The Will Judge’s Will; Valid or Not?
Lord Templeman was a highly respected High Court judge who laid down the ‘golden rule’ in the 1975 case of Kenward v Adams:
‘that the making of a will by an aged or seriously ill testator ought to be witnessed or approved by a medical practitioner who has satisfied himself of the capacity and understanding of the testator’.
The ‘golden rule’ is not, in fact, a rule at all. It is guidance that ought to be followed if the person making the will wants to do what they can to avoid its validity being challenged after their death. It’s not definitive, so a will can still be challenged even if a medical report has been obtained. Conversely, failing to get a medical report doesn’t mean that the will is invalid.
When Lord Templeman changed his will in 2008 at the age of 88 he did not follow his own golden rule. The inescapable irony is that his will was challenged after his death by his son, on the ground that he lacked testamentary capacity.
The will was made shortly after Lord Templeman’s second wife, Sheila died. In it, he left his home, Mellowstone in Exeter, valued at £580,000, to Sheila’s stepdaughters; Jane and Sarah. He had developed close bonds with them and saw them much more often than his own sons, Peter and Michael.
Following his death from dementia in 2014 aged 94, Michael (a retired barrister) and wife Ann challenged the 2008 will, arguing that his father’s decision was ‘irrational’ and that an earlier will, made in 2001 (amended by a codicil in 2004) should instead be upheld. If the 2008 will was found to be invalid, Lord Templeman’s 6 grandchildren would have received £20,000 each, another £120,000 would have gone to members of Sheila’s family, with the remainder passing equally between Peter and Michael. Jane and Sarah would not have got Mellowstone.
It is worth noting that Mellowstone had originally belonged to Sheila. She and Lord Templeman lived there together from 1996 when they married. In 2004 the couple undertook a joint financial planning exercise which involved Sheila making a will leaving the property to Lord Templeman to ensure that he could remain there should she die before him, as in fact happened.
It was agreed that from 2006 Lord Templeman had started to have difficulties with his short term memory although he was never diagnosed with dementia during his lifetime. He lived at Mellowstone for the rest of his life. The judge in the case found that he was able to:
“capture and use information, converse and be witty and observant, however he would commonly forget what had been said earlier in a conversation or repeat himself.”
He went on to say that lord Templeman was at all times a:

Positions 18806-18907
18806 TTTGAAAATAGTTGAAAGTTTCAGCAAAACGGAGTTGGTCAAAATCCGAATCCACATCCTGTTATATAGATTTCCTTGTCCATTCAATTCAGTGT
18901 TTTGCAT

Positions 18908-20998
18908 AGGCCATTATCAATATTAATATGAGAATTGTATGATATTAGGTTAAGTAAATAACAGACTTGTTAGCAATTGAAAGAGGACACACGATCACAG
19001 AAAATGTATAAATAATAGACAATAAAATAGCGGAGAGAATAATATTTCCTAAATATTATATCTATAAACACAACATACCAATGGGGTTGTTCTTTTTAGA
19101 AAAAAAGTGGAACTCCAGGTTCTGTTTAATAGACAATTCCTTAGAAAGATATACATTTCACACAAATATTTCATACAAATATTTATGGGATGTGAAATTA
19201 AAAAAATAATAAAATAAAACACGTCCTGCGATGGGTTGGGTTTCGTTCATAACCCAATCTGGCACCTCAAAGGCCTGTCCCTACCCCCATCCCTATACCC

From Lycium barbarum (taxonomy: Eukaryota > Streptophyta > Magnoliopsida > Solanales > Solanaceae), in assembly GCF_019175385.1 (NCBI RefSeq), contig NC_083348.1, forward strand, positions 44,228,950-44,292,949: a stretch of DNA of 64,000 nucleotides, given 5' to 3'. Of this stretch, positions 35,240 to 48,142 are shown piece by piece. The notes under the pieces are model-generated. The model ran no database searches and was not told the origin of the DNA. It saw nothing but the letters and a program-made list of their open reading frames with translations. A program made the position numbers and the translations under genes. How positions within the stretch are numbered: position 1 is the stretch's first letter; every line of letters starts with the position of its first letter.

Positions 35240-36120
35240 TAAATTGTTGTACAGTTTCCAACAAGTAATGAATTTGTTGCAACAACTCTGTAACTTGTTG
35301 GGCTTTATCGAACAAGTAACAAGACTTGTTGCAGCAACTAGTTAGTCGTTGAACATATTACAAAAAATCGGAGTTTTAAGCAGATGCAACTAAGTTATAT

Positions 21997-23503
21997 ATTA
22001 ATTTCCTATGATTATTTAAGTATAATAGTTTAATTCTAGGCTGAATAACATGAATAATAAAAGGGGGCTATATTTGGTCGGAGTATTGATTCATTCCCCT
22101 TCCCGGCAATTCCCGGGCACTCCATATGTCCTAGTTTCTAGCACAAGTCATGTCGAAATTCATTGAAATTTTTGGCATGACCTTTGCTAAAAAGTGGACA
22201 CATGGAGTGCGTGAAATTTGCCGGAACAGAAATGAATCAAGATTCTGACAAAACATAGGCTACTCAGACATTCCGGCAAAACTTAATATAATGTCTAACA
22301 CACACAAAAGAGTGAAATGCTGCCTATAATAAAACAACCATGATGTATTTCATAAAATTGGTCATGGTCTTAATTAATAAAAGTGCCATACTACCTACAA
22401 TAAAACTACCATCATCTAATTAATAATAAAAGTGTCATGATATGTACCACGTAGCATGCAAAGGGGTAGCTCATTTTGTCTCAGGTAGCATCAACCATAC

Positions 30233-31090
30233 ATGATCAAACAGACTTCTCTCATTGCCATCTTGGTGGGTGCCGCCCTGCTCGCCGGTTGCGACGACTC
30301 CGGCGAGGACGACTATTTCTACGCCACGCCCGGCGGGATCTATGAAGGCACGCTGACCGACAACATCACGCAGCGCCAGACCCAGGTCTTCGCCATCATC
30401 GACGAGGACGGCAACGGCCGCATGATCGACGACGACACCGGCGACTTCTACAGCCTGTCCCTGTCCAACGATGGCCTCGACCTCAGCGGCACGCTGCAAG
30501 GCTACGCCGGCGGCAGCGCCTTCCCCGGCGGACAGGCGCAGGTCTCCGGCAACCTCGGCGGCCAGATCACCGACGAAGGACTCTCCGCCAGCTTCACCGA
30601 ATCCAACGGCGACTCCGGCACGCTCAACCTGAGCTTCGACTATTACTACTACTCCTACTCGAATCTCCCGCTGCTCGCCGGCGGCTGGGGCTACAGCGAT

‘strong and decisive person, as well as someone who was concerned to do the right thing…’
It was common ground that the 2008 will, which was prepared by an experienced solicitor was on the face of it, rational and properly executed and that Lord Templeman understood the act of making a will. It was also accepted that he understood the contents of the will.
The only, narrow, reason for the challenge was that the situation in 2008 was the same as it was in 2004; it was argued that there was no need for the new will in 2008 and so Lord Templeman must have forgotten about the arrangements that had been made then. If he was acting in 2008 in the mistaken belief that he had not already provided for what should happen to Mellowstone on his death, the argument ran, then he lacked testamentary capacity because he had failed to ‘comprehend and appreciate the claims to which he ought to give effect’ (i.e. those of his sons).
The judge found that the argument failed to recognise the ‘emotional journey’ between 2004 and 2008; that Lord Templeman had developed a sense that Mellowstone was properly to be left with Sheila’s family. Even if he had forgotten the terms of his 2004 codicil, the judge made it clear that he would still have found that he had the necessary capacity to make a will.
The High Court therefore upheld the 2008 Will and found that Lord Templeman had testamentary capacity to make the will—he was not ‘subject to a delusion or fixed belief’.
The case is a timely reminder that just because the maker of a will is elderly and may be forgetful, a challenge should not be brought unless there is strong evidence in support. Judges will continue to protect the principle that capacity is presumed to exist and the burden of proving a lack of mental capacity in relation to a will, is very heavy.
If you have a similar matter and need legal help or advice, please get touch on our free phone 0800 8 60 62 65.